Philadelphia is rife with history, being one of the oldest cities in the United States. If you really want to take a trip back into the past, make a detour through Elfreth’s Alley. This is one of the oldest continually inhabited residential streets in the country, dating back to the early 1700s. Named after blacksmith Jeremiah Elfreth, the roadway is lined with Georgian-style townhomes that have weathered the test of time. In the 1930s, a preservation association was formed to ensure that the alley would remain intact for future generations to visit. The most interesting thing about Elfreth’s Alley is that it’s still a residential neighborhood – even though the buildings are centuries old, they’re all still inhabited. You can take a phone tour of the street to get some more information on its rich and fascinating history. Volunteer guides also staff the gift shop, which is interesting on its own accord.
126 Elfreth's Alley
Philadelphia, PA 19106
The Mural Arts Program was started back in 1984 to discourage graffiti, and ever since, the program has been adorning Philly urban areas with depictions of city life, messages of hope, and love letters. If you are enthralled by the gargantuan art pieces that decorate city walls, and want to learn the stories behind these paintings, take a Mural Arts Program Tour. Mural Arts provides ten tours which use different types of transportation and offer an array of viewpoints for the murals. The popular trolley tours visit varying neighborhoods depending on the week, while the leisurely bikes tours offer a fun-filled two hour journey throughout Fairmount and Spring Garden. If you want to enjoy some repast on your tour, sign up for the Ale & Arts or Mural & Meals tours. Or, you can cozy up to your special someone on the Love Letter Train Tour, or enjoy a day out with your family on an Experiential Tour that will get you painting! Check out the Mural Arts website to find schedules and book tickets!
Mural Arts Program Tour
1727-29 Mount Vernon Street
Philadelphia, PA 19130
Few things are as conducive to tranquility as the zen-like ambiance of a Japanese garden. That’s why you should take a break from the hustle and bustle with a visit to Shofuso Japanese House and Garden, a traditional Japanese home and exquisite garden in Philadelphia’s West Fairmount Park. The 17th century-style house was built in Japan and relocated to the city in 1958 after a brief stint at the Museum of Modern Art in New York. Take a guided or unguided tour of the house to experience what Japanese décor and architecture is all about. The garden is landscaped with koi ponds, a tea garden, and cherry blossom trees. Check out their website for a calendar of special events. Admission is $6 for adults and $4 for seniors, children over age 3, and students.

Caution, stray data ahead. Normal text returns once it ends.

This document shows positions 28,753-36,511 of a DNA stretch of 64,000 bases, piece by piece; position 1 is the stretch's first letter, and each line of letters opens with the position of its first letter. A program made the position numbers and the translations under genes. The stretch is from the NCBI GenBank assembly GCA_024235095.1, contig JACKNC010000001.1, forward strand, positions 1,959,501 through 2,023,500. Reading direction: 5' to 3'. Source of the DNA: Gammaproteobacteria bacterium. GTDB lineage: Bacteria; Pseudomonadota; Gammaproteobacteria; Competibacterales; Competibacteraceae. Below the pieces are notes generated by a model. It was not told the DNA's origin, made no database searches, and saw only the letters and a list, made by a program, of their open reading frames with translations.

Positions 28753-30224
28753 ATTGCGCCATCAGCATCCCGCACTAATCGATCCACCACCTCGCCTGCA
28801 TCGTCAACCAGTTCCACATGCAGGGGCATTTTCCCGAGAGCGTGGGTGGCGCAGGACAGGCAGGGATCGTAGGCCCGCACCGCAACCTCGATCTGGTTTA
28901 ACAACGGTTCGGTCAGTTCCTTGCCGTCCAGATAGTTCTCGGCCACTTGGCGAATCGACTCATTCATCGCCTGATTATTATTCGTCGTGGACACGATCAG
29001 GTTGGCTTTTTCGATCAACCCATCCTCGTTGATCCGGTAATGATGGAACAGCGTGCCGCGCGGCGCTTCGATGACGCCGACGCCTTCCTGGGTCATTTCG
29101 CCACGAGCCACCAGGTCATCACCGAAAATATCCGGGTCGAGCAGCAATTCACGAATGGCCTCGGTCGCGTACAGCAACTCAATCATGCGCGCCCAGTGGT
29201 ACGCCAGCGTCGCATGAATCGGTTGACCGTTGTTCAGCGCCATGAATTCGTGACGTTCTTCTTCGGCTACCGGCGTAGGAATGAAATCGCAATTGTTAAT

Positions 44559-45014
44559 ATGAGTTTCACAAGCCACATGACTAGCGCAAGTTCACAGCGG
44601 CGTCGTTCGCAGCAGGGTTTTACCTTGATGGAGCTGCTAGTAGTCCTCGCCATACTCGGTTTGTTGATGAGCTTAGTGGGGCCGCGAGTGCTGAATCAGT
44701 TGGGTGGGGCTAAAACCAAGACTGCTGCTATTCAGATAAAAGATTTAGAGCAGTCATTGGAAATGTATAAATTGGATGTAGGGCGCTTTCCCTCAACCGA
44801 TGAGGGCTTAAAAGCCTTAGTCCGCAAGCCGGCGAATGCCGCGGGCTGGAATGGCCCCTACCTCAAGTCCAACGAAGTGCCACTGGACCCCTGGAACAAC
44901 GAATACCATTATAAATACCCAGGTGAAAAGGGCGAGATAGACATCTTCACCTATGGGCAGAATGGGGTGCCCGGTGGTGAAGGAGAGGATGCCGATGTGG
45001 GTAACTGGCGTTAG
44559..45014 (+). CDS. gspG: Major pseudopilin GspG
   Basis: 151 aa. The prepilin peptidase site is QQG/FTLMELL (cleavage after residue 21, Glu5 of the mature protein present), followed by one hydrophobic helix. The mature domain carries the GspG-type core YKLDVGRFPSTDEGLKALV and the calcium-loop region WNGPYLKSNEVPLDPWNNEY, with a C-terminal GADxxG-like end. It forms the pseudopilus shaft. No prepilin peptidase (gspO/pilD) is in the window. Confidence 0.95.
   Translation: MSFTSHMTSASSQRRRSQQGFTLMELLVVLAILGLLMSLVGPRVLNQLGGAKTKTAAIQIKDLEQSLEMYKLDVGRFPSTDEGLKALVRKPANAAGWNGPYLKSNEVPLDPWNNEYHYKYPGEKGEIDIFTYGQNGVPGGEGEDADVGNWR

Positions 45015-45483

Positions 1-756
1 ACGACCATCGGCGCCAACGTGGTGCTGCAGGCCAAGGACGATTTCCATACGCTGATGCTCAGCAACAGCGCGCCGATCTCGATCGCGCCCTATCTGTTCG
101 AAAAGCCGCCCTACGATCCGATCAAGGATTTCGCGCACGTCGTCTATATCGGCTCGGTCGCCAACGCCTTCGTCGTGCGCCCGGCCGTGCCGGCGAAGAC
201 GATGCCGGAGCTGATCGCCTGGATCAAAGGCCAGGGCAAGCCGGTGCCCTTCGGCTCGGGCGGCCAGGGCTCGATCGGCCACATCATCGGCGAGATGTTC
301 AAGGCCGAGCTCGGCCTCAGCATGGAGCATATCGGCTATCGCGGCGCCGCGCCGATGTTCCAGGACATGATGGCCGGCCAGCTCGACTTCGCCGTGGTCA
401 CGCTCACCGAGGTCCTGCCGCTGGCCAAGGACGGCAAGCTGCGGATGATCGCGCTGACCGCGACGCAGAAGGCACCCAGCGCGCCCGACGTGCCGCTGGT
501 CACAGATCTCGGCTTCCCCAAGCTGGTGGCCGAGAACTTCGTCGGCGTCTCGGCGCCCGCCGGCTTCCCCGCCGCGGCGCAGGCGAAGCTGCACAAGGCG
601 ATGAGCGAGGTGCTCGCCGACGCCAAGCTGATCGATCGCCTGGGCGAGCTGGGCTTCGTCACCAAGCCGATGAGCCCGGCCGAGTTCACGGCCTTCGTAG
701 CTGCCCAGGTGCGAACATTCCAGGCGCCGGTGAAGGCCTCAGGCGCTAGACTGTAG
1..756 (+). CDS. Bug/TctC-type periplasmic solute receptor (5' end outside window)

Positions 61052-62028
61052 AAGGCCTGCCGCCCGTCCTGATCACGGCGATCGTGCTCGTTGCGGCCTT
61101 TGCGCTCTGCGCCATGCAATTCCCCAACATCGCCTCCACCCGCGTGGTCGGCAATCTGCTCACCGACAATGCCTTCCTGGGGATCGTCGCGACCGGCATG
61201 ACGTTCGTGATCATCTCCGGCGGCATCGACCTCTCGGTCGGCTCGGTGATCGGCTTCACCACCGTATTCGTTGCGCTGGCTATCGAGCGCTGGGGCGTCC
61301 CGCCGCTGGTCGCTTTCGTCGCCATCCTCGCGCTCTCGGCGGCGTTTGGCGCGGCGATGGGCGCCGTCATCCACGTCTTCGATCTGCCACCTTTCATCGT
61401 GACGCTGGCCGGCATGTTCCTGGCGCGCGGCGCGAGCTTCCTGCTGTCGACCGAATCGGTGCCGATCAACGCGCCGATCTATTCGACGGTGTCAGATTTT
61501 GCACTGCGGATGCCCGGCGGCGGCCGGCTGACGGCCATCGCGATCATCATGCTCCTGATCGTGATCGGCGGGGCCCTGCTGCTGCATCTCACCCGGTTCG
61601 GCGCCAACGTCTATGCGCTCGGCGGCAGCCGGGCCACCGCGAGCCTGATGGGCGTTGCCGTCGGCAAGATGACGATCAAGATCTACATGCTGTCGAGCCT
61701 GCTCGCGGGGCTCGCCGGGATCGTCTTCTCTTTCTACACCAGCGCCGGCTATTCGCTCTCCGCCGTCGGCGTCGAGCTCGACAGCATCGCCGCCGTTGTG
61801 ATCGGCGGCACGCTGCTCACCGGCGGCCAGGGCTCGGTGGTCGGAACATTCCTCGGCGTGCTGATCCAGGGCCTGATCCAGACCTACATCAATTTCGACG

Situated just outside of the museum district in Philadelphia, The Wagner Free Institute of Science offers a wonderfully comprehensive overview of the vast realms of science — for free! Curators at the Institute have brought in various unique specimens to create vivid, 3-D exhibits that enthrall everyone who visits. Adults and children, alike, will love checking out the collections of minerals, fossils, shells, and mounted birds and mammals. A few must-sees of the Institute are the assembled dinosaur skeletons, as well as the first American saber-tooth tiger. In addition, people of all ages can receive more in-depth instruction through free, hands-on classes — some are geared toward young students, while the introductory college level courses are for adults of any level. Other offerings include the weekly lecture series, group discussions, as well as family-friendly festivals. The Wagner Free Institute is open Tuesdays through Fridays from 9 a.m. to 4 p.m., and admission is free.
The Wagner Free Institute
1700 W. Montgomery Avenue
Philadelphia, PA 19121